When I was a kid, Valentines Day was a kids' holiday. Now that I think of it, I'm pretty sure that all holidays are kids' holidays when viewed through the eyes of a kid, but I digress.

The tradition was for each of us in our elementary school classroom to create a Special Valentine's Day Mailbox. Anyone else looking at it would call it by its more scientific name - a bag. We'd each decorate our own, making sure to include our name prominently somewhere in the decorating process and then tape it to our desks first thing in the morning after we arrived at school. We'd bring cards for (you had to bring one for each person in the class; it was required by rules of fairness and decorum) and wait with baited breath for the big moment of the day when the teacher declared it "Time". Then with all the enthusiasm of little league-ers lining up to shake hands with the winning team after a baseball game, we'd file in an orderly fashion around the desks in the room and drop the appropriate card in the appropriate mailbox for each kid in the class.

You'd have to be pretty darn organized before even getting to school, because what you wrote on each one was extremely important. If you were too brief and simply signed your name, others were offended. They had to be individually addressed and most importantly, you had to pick the right one of the four designs Snoopy's Big Box of Valentine Cards to match the person to whom you would be giving it. The best picture went to your favorite people; the picture you didn't like was reserved for class bully and the kid who turned his eyelids inside out.

But you couldn't go overboard either, because one misstep, one too many XOs or i's dotted with a heart, or worse yet... inadvertently signing the card "Love," because you were used to doing that when you wrote a letter to Grandma, would have you hearing chants pairing your name with a boy's "sitting in a tree..." for the next three weeks.

Even as a kid, I always hated store bought kids' Valentines Day cards for some reason. You know those boxes of little kid valentines that aren't so much greeting cards, as a piece of paper not even as big as an index card with some silly pun on them? Yeah. They were just so boring and pathetic. Now, the only times I ever buy them is when they're completely inappropriate and therefore must be supported. One year, I simply had to purchase the World Wrestler's Federation kids' Valentine cards because it was too good to pass up. I sent them to everyone I know.

I am not known for my romantic tendencies; I think that's been well-established among those close to me. As a matter of fact, I have a whole history of inappropriate Valentines' Day cards and gifts. When KingofHearts and I were still dating, I gave him the completely romantic gift that every guy wants to receive from his girlfriend: Pez.

One year, shortly before Valentines' Day, we were watching When Harry Met Sally, and we got to the famous orgasm scene, where Sally is piling cold cuts onto her sandwich while Harry talks about how no one has ever "faked it" with him and she stops building her sandwich tower long enough to prove to him that he probably wouldn't have known if a woman had... then begins eating her sandwich. Sitting there in the beat of silence after, while the stunned cafe-goers in the scene stare at Sally before Rob Reiner's mother utters the immortal phrase, "I'll have what she's having", I happened to look over at my husband to see his mouth hanging open with an amusing look of ecstasy on his face. In that moment, he turned into Homer Simpson, looked at me longingly and said, "I wish I had some cold cuts." That Valentines' Day? He got a bag of sliced meats.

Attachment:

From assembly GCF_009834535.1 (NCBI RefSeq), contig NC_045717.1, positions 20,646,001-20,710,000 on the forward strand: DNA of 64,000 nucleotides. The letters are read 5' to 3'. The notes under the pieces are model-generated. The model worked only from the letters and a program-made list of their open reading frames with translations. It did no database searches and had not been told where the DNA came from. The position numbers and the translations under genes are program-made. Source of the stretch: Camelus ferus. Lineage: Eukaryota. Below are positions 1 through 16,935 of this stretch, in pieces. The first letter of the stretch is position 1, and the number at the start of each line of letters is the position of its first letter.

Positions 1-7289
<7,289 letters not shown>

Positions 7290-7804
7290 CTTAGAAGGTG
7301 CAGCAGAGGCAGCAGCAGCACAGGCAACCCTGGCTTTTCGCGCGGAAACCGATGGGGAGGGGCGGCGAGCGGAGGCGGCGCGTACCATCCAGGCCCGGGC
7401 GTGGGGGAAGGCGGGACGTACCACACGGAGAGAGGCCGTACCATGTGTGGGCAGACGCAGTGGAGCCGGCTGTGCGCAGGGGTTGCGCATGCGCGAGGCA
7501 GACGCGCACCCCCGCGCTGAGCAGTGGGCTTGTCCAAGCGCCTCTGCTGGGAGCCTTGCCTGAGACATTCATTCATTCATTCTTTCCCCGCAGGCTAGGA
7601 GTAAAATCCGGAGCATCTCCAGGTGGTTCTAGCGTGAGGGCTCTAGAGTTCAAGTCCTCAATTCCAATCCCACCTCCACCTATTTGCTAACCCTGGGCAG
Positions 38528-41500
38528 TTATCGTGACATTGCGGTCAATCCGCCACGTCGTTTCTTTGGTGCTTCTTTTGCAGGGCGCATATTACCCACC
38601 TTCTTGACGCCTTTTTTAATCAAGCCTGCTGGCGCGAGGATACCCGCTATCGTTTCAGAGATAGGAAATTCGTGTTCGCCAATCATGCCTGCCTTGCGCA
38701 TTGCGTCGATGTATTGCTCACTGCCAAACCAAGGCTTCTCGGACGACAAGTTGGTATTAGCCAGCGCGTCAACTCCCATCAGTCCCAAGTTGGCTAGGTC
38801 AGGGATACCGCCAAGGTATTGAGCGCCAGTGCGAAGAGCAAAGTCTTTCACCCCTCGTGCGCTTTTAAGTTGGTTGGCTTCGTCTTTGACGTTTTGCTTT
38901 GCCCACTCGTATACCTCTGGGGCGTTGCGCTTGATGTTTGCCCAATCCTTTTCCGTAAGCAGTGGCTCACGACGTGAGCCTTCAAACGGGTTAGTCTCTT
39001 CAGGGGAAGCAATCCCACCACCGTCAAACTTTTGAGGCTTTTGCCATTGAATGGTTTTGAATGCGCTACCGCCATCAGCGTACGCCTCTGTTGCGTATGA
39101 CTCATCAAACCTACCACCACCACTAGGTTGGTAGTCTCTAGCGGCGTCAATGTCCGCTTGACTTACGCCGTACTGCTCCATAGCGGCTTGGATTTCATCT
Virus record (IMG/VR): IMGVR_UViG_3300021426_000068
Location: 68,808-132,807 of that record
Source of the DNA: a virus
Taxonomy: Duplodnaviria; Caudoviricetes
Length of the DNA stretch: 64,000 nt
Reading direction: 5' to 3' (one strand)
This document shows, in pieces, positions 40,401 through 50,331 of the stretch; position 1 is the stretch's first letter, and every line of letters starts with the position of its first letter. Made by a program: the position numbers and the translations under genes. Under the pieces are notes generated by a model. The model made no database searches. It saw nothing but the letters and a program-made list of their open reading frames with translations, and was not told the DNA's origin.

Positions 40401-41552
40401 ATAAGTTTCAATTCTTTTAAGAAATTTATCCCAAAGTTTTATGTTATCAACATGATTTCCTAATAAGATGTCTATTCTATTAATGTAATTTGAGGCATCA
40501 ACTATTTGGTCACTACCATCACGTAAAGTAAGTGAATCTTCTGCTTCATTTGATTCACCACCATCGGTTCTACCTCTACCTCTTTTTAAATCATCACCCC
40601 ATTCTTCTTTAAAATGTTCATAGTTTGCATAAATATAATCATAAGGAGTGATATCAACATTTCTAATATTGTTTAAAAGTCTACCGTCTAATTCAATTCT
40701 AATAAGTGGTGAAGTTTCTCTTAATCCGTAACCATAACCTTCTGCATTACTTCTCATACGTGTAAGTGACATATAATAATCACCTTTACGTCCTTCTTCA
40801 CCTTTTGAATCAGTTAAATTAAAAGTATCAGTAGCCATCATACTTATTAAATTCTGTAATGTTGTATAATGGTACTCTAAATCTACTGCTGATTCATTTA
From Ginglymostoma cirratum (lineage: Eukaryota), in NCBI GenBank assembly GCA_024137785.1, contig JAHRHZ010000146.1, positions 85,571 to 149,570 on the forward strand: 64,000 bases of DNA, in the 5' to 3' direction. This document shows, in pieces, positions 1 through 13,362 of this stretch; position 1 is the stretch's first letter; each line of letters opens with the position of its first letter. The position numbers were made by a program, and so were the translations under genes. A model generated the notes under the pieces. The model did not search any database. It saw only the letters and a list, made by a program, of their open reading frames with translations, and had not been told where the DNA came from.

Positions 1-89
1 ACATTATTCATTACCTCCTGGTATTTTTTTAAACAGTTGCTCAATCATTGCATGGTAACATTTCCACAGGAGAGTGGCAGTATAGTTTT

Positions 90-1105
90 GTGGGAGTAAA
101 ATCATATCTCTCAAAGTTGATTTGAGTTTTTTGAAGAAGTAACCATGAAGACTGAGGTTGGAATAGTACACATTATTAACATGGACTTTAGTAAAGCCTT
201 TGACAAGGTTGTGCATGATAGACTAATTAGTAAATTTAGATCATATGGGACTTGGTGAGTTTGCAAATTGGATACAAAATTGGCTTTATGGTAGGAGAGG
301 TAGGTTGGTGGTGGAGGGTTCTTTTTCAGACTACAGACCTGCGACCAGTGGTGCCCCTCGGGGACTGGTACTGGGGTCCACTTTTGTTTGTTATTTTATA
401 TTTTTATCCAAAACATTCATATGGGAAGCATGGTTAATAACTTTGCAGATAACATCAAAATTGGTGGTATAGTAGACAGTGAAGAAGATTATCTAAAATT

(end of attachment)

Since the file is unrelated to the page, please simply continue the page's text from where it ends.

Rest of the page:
One year, I handmade cards that said, "If you were Victor Yushenko on a binge of dioxin, I'd still love you." I sent those to my friends and family, most of whom did not think it was funny and probably just threw them away with the junk mail.

One year, after trying desperately to find some appropriate Valentine's Day gift for my husband, I gave up and gave him a rock. I wrote the word "LUV" on it and declared it a "Luuuuuv Rock". He still keeps it in his drawer.

I'm not romantic, but I am memorable.

Valentines' Day is a crappy adult holiday, in my opinion. Way too much pressure. And we seem to instill it in the youngest of society. Last night as I was watching something taped on the VCR (yes... there are still people out there who have not bowed down to the TiVO gods) and was speeding through the commercials, The Dormouse, began frantically grabbing at the remote control: "Stop! Stop now, momma, I want to see the Perfect Gift!" Curious, I wound it back to what she was trying to see: it turned out to be a jewelry commercial that declared diamonds, "the perfect gift". So not only had see seen this commercial and been affected by it enough to remember it (and there's not a lot of television she watches that doesn't come from the Disney Channel, which doesn't have these kinds of ads), but she also recognized it as it flew by at triple speed.

I think this Valentines Day, I'll leave it to the kids... unless I can order these and give them to my beloved.